Almost all the houses were claimed to be haunted in that little colony of Multan but only one of them became such that everyone rushed past it as quickly as they could. The trees were of average height and the walls looked the same as of its neighbors, if not better. The family living there had taste and resources and they wanted the whole place renovated to the latest design. The only problem was the house didn't want to.
When Shehnaz Aunty told us about it later, she said she had asked multiple molvis to cleanse the house of anything impure living in. But still, each night whenever she'd turn off the dining room light, it'd be glaring back on after an hour's half. This was in the lower portion where the children were allowed to go in the dark. The upper portion was out of bounds for everyone after maghrib, even the adults. Aunty said she could actually feel a heavy presence up there that would sometimes even caress her forehead during fajr namaz. There were also the usual hushed voices and they would often find one of their rabbits had died a gruesome death, but Aunty said the real problem started when they decided to renovate the bathroom upstairs ...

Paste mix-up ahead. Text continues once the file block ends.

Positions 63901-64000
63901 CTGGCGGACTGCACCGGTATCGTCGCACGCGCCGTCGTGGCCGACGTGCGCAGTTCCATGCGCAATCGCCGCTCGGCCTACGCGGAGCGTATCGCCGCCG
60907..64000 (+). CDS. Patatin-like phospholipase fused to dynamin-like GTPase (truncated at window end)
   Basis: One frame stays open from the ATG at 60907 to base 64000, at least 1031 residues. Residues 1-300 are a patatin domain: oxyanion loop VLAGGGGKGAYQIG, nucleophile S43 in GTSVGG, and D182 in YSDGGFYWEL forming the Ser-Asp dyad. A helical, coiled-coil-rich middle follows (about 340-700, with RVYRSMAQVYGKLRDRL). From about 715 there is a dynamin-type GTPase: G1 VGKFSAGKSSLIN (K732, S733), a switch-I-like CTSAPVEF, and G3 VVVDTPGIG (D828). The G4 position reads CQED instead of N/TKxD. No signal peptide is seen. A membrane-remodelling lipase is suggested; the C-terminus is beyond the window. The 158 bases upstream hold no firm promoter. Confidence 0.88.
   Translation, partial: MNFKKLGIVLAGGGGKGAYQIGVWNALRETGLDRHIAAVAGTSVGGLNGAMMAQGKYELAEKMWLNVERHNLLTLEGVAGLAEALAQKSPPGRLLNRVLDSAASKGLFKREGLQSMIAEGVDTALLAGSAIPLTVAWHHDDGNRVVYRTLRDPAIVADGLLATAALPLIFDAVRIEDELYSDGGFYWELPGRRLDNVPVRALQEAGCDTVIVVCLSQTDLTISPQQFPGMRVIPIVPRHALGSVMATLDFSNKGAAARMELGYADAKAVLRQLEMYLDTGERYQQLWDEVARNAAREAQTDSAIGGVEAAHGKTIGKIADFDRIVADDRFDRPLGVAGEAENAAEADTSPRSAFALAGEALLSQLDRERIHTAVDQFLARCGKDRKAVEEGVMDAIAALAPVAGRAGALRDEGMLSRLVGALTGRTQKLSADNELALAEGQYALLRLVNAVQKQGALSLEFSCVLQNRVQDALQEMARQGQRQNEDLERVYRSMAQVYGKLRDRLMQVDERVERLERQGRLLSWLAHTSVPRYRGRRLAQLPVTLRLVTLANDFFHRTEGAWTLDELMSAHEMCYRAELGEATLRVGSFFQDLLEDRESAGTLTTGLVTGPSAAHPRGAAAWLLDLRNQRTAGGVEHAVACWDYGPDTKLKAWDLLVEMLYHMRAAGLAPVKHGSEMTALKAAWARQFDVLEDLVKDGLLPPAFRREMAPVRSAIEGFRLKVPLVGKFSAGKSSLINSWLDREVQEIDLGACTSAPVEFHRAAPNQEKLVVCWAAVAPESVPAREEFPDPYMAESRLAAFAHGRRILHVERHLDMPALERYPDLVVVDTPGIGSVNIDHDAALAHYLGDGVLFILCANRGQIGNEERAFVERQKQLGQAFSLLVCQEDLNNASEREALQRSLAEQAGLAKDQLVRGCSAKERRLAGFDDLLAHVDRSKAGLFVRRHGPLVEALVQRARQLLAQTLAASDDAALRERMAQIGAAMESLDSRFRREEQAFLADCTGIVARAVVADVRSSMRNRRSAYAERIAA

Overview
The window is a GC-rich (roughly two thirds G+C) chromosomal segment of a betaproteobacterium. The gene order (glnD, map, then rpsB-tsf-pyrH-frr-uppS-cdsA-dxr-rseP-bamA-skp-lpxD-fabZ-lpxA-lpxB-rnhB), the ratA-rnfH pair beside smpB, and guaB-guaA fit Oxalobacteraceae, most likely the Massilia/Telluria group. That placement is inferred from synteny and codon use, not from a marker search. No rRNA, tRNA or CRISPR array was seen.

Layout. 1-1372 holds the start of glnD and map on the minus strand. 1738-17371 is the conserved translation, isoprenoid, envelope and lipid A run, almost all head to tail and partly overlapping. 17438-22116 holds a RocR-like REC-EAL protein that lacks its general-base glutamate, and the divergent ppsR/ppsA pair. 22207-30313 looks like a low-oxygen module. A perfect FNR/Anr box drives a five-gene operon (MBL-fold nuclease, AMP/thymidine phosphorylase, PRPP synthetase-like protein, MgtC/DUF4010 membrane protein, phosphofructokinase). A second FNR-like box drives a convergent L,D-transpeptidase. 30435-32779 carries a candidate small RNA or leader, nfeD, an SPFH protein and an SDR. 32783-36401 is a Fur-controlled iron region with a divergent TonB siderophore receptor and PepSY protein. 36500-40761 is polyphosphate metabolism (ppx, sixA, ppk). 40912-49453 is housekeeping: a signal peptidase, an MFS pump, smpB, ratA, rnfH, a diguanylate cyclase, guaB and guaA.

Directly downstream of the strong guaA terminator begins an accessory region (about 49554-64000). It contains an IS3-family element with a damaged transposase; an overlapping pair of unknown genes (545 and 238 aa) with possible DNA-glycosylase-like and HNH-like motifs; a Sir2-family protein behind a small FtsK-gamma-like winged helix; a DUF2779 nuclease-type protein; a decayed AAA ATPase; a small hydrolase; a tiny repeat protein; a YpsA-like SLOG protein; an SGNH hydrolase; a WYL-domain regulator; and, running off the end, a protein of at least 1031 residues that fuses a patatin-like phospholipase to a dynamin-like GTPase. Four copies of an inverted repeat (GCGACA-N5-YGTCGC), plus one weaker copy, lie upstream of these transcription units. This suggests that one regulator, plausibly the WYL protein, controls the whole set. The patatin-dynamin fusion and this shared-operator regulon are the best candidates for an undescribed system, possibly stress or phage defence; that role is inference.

The first carpenter that came to work there fell sick to his stomach before he could even start working— so much so that he had to be hospitalized for two weeks. The second carpenter was sturdy but the tiles of that bathroom were sturdier. He used all the tools he could to remove those tiles but instead ended up nailing his own finger in. By this time, Aunty noticed that her own children had started to fall sick too: unexplained vomiting and flu that would go on for weeks. But Khadim Uncle wasn't one to let a so-called jinn stop his renovation. The third carpenter, even more determined than the former, worked day and night with his blood, sweat, and tears, and finally managed to pry one tile off. Both Uncle and the carpenter were ecstatic. However, their triumph was short-lived as that same night a black scorpion bit Uncle, and the carpenter went home to find his wife had miscarried their unborn child. That night, the jinns banged on all the windows until sunrise, as if to warn anyone from touching the place again.
They left it as it was after that. Shehnaz Aunty said they even warned the next residents coming into the house to not touch that bathroom as they couldn’t bear to spend another night in that house. And rumor has it— the tile still lies there in the dusted corner of the bathroom even today, and no one has dared to touch it since.
Zainab Waseem is an in-house writer at Perspective.